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Ruling impacts 5,000 foreign students attending ACICS schools  

On Behalf of | Nov 14, 2022 | Firm News

The US Department of Education (ED) announced on August 19 that it would no longer recognize Accrediting Council for Independent Colleges and Schools (ACICS) as an organization to accredit colleges and universities. The ED states that ACICS failed to oversee institutions properly and lacked the administrative capability. This decision follows four compliance inquiries over these issues. The ACICS claims that it was mainly compliant with its recognition criteria, but the ED said that was not good enough. Unfortunately, the ACICS currently accredits 27 schools that enroll nearly 5,000 students.

This decision triggered a November 1 statement by the United States Citizenship and Immigration Services (USCIS), stating that the ED decision will notably affect specific immigrant-related programs.

Big impact on 24-Month STEM OPT Extension Programs

While it affects those in English language study, the decision’s most significant impact is F-1 students applying for 24-Month STEM OPT Extension Programs, H-1B and I-140 Applicants. F1 students must use a degree from an accredited Student and Exchange Visitor Program (SEVP) certified school for their I-765 STEM OPT extension. This 24-month extension must only be applied for if a degree is from an accredited SEVP-certified school. The application will likely be denied if it was obtained from an ACICS-accredited institution if the extension is dated after August 19, 2022, on the applicant’s Form I-20.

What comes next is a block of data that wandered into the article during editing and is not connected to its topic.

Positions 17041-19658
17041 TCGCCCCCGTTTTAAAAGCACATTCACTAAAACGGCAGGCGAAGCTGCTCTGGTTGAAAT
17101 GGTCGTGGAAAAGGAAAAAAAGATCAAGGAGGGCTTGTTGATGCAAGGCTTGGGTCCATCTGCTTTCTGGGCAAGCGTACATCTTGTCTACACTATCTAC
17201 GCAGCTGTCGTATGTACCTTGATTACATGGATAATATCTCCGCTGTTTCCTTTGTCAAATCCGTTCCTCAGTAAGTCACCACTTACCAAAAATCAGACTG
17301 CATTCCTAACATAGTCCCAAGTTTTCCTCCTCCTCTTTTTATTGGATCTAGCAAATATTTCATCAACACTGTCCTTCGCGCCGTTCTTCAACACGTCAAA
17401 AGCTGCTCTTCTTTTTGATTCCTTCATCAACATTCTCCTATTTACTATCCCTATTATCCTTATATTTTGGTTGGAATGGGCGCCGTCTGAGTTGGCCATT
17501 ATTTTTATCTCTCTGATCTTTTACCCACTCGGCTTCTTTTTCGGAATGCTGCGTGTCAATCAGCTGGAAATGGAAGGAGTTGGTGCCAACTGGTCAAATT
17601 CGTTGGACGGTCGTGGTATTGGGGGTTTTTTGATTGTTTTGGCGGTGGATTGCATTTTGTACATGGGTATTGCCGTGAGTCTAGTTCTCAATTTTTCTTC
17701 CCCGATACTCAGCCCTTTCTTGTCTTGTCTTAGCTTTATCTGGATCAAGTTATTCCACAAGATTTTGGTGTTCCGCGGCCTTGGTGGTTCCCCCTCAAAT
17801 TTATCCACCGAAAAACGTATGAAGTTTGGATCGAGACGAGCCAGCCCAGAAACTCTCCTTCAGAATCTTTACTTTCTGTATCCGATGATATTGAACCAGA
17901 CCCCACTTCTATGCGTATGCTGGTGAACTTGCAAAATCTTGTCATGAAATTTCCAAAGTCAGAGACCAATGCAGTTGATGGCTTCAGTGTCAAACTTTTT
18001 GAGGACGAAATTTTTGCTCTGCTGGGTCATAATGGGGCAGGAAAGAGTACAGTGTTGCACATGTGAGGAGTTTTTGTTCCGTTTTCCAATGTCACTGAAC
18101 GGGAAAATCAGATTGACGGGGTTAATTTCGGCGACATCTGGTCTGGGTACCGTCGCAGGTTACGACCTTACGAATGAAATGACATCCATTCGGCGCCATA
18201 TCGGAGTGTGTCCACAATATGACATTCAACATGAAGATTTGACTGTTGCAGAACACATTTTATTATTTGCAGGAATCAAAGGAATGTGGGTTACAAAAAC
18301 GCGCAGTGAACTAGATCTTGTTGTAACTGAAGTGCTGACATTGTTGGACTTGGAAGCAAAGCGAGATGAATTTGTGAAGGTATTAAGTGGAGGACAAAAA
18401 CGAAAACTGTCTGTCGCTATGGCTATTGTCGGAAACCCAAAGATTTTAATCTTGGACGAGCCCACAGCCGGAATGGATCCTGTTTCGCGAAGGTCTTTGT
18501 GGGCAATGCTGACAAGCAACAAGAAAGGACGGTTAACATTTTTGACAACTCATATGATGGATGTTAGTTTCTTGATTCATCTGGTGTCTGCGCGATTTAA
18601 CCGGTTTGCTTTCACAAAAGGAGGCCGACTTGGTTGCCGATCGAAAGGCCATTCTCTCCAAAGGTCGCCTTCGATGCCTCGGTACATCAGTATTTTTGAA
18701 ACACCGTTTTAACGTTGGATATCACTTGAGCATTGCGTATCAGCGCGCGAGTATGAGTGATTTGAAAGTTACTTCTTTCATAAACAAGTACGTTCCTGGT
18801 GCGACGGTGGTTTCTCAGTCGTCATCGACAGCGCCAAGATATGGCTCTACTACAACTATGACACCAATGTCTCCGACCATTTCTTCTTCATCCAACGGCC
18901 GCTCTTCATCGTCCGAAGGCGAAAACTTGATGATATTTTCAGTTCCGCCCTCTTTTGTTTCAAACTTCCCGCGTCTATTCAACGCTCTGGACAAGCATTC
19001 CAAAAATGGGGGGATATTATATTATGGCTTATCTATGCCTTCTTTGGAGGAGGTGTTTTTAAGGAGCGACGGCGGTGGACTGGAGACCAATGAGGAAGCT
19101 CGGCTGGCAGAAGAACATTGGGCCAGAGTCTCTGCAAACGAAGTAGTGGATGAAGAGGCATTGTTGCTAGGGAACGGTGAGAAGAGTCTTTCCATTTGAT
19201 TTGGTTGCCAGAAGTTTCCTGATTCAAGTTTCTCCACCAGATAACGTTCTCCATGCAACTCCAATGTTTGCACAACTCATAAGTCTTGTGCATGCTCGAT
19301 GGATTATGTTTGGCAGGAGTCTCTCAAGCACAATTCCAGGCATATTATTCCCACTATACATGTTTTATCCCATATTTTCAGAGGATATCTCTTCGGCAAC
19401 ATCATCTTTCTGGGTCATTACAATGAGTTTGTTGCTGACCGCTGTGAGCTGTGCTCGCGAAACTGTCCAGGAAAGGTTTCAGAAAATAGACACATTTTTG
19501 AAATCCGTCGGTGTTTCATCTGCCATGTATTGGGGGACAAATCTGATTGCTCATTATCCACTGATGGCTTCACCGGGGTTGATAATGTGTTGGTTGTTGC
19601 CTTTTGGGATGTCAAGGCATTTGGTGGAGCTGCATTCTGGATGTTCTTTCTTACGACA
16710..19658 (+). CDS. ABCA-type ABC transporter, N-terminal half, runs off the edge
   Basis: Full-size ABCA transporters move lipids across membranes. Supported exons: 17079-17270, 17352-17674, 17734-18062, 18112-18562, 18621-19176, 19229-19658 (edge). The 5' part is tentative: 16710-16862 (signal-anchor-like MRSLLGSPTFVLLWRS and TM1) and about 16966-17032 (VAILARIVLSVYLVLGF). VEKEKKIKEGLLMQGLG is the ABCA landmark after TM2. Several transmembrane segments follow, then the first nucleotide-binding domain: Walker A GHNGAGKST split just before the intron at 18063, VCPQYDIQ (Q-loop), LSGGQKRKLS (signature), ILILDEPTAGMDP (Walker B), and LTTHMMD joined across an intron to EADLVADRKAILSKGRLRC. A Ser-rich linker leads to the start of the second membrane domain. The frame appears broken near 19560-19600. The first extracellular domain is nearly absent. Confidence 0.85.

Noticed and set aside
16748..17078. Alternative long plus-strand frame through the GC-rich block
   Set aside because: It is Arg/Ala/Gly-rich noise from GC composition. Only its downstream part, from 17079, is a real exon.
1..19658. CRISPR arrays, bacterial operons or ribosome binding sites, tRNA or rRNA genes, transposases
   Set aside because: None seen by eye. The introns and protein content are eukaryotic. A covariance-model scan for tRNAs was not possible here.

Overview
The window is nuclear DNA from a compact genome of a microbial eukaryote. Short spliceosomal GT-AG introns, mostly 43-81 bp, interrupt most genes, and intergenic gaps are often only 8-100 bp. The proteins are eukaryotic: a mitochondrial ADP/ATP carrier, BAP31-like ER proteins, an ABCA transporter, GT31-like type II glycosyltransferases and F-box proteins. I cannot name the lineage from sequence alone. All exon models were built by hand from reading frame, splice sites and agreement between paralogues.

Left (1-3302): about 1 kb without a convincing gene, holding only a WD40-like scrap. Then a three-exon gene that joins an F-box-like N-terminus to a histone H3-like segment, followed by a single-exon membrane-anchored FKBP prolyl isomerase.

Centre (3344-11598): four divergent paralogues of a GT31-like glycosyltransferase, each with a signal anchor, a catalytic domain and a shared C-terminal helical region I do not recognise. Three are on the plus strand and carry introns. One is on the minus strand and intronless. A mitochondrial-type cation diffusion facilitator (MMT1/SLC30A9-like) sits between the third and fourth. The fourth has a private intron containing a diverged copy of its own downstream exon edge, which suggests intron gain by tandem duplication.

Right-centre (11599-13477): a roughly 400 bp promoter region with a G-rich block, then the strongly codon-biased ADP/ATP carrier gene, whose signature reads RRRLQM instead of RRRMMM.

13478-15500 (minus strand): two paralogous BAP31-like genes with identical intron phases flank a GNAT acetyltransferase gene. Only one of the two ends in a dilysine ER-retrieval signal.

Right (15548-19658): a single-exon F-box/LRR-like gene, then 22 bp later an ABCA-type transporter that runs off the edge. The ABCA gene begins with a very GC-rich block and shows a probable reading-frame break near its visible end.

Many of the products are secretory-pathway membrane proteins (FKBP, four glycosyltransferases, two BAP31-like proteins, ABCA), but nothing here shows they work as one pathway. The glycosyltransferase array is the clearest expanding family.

What does this mean for immigrant students in these programs here in the US?

Schools must be accredited at the time of the application to receive a Certificate of Eligibility for Nonimmigrant Student Status. Students currently attending ACICS-accredited schools cannot get program extensions, but students will be allowed to finish their current session if the school voluntarily withdraws its accreditation or the SEVP withdraws it. Students who can provide evidence of an ED-recognized accredited agency or other evidence besides accreditation within the allotted time can finish their studies program.

Those who receive denials or cannot continue beyond the current ACICS session can transfer to an ED-accredited SEVP-certified school and continue their studies there. Short of that, they have 60 days to prepare and depart the US. Those weighing their options may also wish to discuss their situation with an immigration law attorney who handles students pursuing a 24-month STEM OPT extension.